July 6, 2020

Controversial Florida toll road project gets boost in trimmed budge [The Center Square]

This post was last updated on December 8, 2021. As new policies are announced, FPI will update this page.

As Florida’s response to COVID-19 takes front and center, concern grows for low-income families who struggle to take precautions against the spread of the virus. Although Congress has passed the Families First Coronavirus Response Act to address, at least in part,  the public health crisis and economic fallout from COVID-19, many barriers continue to keep struggling families from accessing the assistance they need during the pandemic. As Florida initiates policies implementing the Act and addressing other barriers to the safety net, FPI will update this form. When available, hyperlinks are provided to agency documents or statements that provide greater detail  about the new policy.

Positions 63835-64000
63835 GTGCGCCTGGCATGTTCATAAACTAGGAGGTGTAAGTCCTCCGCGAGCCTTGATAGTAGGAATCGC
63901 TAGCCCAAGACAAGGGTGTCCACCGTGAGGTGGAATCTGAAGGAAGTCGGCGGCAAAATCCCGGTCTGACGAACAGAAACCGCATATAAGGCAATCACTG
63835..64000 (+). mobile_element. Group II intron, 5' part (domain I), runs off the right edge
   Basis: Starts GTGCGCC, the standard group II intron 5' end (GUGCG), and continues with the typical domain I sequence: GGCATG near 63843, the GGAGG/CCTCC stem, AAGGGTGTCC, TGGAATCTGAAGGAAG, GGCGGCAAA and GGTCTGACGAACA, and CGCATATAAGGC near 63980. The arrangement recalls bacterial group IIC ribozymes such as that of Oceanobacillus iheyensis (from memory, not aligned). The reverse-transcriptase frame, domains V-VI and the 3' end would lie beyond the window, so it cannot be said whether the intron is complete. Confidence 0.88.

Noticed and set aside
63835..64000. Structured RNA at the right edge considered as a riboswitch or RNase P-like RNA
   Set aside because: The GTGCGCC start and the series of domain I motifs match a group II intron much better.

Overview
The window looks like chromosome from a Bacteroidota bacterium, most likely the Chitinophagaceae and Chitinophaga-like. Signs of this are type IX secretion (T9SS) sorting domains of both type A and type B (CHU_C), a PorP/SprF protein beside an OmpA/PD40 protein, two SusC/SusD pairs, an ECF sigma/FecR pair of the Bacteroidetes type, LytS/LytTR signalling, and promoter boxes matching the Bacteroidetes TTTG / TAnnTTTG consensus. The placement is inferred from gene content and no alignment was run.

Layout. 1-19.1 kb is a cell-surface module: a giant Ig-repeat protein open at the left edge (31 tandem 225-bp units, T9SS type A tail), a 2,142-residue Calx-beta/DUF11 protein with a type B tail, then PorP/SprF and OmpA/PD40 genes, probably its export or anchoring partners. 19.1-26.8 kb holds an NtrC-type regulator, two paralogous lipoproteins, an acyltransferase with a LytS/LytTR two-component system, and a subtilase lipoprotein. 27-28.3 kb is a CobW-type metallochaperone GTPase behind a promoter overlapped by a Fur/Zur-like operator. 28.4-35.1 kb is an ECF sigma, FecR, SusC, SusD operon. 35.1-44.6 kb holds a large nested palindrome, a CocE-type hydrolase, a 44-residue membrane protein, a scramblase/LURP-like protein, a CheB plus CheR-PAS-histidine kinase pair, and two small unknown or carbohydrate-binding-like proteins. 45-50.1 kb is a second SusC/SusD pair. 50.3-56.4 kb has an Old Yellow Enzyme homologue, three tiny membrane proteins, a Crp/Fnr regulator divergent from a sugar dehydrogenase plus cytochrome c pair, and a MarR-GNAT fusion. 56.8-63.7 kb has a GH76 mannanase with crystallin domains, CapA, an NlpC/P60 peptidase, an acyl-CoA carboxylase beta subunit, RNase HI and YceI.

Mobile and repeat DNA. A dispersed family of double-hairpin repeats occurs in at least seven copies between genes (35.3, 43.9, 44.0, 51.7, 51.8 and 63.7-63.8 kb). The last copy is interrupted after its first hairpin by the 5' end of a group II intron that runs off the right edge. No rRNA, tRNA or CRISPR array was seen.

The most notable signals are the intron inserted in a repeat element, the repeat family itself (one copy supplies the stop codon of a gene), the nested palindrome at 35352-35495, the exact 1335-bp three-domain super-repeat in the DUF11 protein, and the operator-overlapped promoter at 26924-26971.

On March 22, 2020, FPI and 44 other organizations sent a letter to Governor DeSantis, leadership in the Legislature and agency heads to urge action on 47 specific policy changes to reduce unnecessary barriers for Florida’s safety net programs in response to the COVID-19 pandemic. See the letter here.

John Haughey writes:

"Florida Gov. Ron DeSantis trimmed $1 billion from Florida's fiscal year 2021 budget before signing it, but surviving the governor’s cuts was a $90 million allocation for Florida’s most ambitious – and controversial – highway project since the 1950s.

Multi-use Corridors of Regional Economic Significance (M-CORES) is a $10 billion plan to build 340 miles of new toll roads by 2030. It was initiated with the adoption of Senate Bill 7068 in 2019.

Supporters, including the Florida Chamber of Commerce and other business interests, say M-CORES will boost rural economies, alleviate urban congestion, improve evacuation routes and install internet services in underserved areas.

M-CORES is widely opposed, however, including by the 80-member No Roads to Ruin coalition spearheaded by Sierra Club, the Conservancy of Southwest Florida, Florida Policy Institute [emphasis added], Conservation Foundation of the Gulf Coast and League of Women Voters."


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